Building Solid Foundations
Gulf Business|March 2018

As the UAE continues to navigate a new era of diversification and Emiratisation, Maytha Al Habsi, CEO of Emirates Foundation, discusses how the organisation is helping young people become leaders of the future.

Neil King

THE WORD ‘CHANGE’ has become synonymous with the UAE since the union was formed more than 46 years ago.

The country’s rapid growth and development has seen the seven emirates change beyond all recognition since the 1970s, and that change is still evident around us today as we enter into a new era for its governments, residents and businesses.

Among the most important changes at the present time are those based upon diversification and Emiratisation. Finding new ways to drive economic growth, and encouraging more Emiratis into the private sector are two key strategies for the long-term success of the UAE, requiring new ways of thinking and placing a huge reliance on the country’s youth population.

One group looking to prepare young people for this future is Emirates Foundation – an independent philanthropic organisation set up by the Government of Abu Dhabi to facilitate public-private funded initiatives to boost youth development and welfare across the UAE.

Part of its mission is to help young people bring positive change and a sustainable future to the country through a variety of means including volunteering, education and developing enterprise.

In December last year, the foundation appointed a new CEO, Maytha Al Habsi, who follows in the successful footsteps of previous incumbent Clare Woodcraft.

Having been with the organisation since its launch in 2005, Al Habsi has been party to the many changes throughout the UAE, and understands the challenges facing young people.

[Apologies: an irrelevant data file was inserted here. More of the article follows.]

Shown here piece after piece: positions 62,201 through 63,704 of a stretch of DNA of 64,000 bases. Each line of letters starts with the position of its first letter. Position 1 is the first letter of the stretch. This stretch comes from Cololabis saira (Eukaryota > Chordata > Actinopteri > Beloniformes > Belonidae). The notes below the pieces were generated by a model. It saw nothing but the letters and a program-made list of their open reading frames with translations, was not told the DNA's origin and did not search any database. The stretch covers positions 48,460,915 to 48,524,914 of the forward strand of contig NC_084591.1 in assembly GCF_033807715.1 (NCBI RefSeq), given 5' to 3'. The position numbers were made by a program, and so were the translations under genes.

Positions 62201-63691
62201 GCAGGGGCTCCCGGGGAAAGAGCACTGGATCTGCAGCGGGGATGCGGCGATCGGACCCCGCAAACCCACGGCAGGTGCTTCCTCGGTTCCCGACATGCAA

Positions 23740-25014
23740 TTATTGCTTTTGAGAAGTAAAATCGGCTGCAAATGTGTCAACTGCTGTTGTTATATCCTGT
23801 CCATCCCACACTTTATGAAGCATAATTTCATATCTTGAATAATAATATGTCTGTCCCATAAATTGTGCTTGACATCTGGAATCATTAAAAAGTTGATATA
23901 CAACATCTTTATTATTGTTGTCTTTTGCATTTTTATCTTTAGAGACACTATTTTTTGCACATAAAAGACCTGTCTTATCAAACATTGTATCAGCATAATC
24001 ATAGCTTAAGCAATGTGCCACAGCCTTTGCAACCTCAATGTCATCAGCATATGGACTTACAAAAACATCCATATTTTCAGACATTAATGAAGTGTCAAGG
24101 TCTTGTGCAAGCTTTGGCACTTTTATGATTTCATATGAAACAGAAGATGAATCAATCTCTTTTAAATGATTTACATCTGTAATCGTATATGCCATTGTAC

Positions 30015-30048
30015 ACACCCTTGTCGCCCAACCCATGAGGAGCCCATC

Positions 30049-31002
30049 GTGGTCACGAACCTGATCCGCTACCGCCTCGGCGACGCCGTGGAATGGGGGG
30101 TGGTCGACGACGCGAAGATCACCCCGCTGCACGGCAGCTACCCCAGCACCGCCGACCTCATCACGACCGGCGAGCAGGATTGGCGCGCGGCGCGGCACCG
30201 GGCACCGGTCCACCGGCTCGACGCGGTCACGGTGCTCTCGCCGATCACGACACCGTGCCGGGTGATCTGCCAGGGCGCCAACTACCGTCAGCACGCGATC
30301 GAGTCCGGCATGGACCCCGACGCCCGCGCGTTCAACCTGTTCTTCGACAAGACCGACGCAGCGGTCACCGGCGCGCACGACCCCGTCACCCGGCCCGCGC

“Today more than ever, as we enter this new era of diversification and Emiratisation, young people need a lot of support to make sure they have, for example, analytical competencies,” she says.

“They need to be able to think systematically and long-term, challenge the norms, find good solutions and be good leaders who can lead in a crisis and manage the difficult times along with the good ones.

“These are skills that young people need at a personal as well as professional level, yet they are not necessarily things that are taught directly in the formal education.

"Education is changing globally and in the region, but it is not a quick process and the results don’t show overnight. However, a lot more can be done to make sure we equip young people with the skills they need to navigate the complexities of the 21st century.

“We consider ourselves lucky having leadership that strives to place UAE education at the global forefront. Our chairman, HE Sheikh Abdullah bin Zayed, minister of foreign affairs and international cooperation, told the World Government Summit last month that the UAE will revamp the education system to produce bright young graduates that are ready for the age of artificial intelligence and the next industrial revolution.

“There is still a huge amount of work that needs to be done to help young people have the self-confidence, self-mastery, support networks, peers and mentors that they can use to help them thrive professionally and personally and that is exactly the kind of skill sets that we are trying to offer to young people through our programmes.”